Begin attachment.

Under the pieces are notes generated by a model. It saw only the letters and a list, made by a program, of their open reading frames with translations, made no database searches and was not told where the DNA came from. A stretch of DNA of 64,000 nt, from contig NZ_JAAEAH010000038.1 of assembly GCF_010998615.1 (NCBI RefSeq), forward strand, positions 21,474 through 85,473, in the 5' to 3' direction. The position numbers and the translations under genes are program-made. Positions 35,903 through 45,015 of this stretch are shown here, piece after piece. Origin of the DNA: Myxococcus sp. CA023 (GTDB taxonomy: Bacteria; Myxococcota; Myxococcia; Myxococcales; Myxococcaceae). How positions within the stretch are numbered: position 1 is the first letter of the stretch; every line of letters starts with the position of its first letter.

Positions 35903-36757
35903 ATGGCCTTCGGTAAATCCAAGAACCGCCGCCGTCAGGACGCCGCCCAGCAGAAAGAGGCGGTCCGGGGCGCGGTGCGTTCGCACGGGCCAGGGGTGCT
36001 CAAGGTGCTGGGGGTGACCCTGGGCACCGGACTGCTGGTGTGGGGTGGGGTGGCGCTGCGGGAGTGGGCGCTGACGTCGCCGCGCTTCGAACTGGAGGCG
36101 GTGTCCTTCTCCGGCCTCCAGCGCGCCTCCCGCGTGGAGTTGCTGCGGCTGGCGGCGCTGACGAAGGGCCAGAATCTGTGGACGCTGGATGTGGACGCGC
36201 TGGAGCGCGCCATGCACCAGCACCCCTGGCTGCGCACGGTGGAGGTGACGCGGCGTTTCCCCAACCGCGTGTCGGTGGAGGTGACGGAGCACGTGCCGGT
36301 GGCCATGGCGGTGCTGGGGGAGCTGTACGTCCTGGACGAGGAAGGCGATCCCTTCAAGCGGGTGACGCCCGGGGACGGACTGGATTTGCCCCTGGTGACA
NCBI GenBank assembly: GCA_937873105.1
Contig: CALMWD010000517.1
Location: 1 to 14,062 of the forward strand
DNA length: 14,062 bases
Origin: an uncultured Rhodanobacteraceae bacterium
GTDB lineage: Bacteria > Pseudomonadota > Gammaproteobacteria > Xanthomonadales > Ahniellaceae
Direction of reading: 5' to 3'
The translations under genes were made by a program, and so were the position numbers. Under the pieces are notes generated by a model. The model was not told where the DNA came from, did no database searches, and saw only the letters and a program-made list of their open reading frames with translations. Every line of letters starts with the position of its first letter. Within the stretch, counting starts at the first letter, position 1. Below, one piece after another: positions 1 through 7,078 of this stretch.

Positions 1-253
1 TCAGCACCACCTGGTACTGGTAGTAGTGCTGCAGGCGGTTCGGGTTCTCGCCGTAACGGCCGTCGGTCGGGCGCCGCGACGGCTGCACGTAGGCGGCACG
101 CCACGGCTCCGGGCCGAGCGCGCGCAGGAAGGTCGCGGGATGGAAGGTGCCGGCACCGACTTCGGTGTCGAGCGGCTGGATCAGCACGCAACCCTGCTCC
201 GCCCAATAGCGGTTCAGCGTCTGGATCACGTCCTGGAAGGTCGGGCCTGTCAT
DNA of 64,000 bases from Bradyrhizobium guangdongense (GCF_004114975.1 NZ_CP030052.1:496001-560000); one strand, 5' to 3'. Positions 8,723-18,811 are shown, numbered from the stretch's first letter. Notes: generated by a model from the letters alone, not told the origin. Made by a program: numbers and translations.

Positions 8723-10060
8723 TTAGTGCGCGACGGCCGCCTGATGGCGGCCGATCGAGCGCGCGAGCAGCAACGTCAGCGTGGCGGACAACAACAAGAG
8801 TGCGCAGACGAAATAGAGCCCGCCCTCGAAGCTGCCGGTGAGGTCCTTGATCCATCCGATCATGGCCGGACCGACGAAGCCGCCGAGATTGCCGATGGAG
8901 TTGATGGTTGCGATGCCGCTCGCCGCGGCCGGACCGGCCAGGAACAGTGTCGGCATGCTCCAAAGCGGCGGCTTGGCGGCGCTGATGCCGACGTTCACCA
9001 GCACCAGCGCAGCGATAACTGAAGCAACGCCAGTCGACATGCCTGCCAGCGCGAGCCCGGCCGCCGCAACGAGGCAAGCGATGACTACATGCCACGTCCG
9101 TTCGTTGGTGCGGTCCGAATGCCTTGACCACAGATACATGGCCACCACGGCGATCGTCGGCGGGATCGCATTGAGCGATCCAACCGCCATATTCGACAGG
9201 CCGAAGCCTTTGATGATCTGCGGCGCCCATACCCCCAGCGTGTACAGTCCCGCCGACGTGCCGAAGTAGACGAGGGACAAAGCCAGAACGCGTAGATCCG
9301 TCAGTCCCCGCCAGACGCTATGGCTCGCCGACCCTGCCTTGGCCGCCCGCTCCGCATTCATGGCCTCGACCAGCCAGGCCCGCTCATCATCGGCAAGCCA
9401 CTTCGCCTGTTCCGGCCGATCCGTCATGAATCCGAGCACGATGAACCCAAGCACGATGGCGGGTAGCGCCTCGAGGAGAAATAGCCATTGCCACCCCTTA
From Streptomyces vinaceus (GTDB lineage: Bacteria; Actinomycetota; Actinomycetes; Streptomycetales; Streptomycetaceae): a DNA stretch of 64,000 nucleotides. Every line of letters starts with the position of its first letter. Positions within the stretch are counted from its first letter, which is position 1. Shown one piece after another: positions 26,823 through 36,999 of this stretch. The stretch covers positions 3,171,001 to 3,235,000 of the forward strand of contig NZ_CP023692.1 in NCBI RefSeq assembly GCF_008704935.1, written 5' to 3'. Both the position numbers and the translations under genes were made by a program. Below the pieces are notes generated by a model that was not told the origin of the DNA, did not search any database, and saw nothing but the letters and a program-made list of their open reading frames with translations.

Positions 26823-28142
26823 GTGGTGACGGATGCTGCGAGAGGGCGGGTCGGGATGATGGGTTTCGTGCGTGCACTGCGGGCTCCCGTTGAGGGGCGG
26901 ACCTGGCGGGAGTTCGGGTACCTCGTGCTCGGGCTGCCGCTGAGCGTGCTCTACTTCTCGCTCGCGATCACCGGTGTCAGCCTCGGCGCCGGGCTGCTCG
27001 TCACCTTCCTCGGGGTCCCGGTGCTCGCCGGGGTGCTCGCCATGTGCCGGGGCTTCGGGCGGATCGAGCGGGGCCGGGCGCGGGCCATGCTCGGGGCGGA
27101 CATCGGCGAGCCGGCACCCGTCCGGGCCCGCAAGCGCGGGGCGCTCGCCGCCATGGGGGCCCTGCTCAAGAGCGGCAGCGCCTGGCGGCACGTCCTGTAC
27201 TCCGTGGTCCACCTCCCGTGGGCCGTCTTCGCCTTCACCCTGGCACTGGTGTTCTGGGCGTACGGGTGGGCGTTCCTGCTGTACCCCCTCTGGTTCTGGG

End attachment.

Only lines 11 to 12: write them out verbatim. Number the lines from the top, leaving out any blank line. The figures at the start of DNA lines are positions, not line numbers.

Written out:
DNA length: 14,062 bases
Origin: an uncultured Rhodanobacteraceae bacterium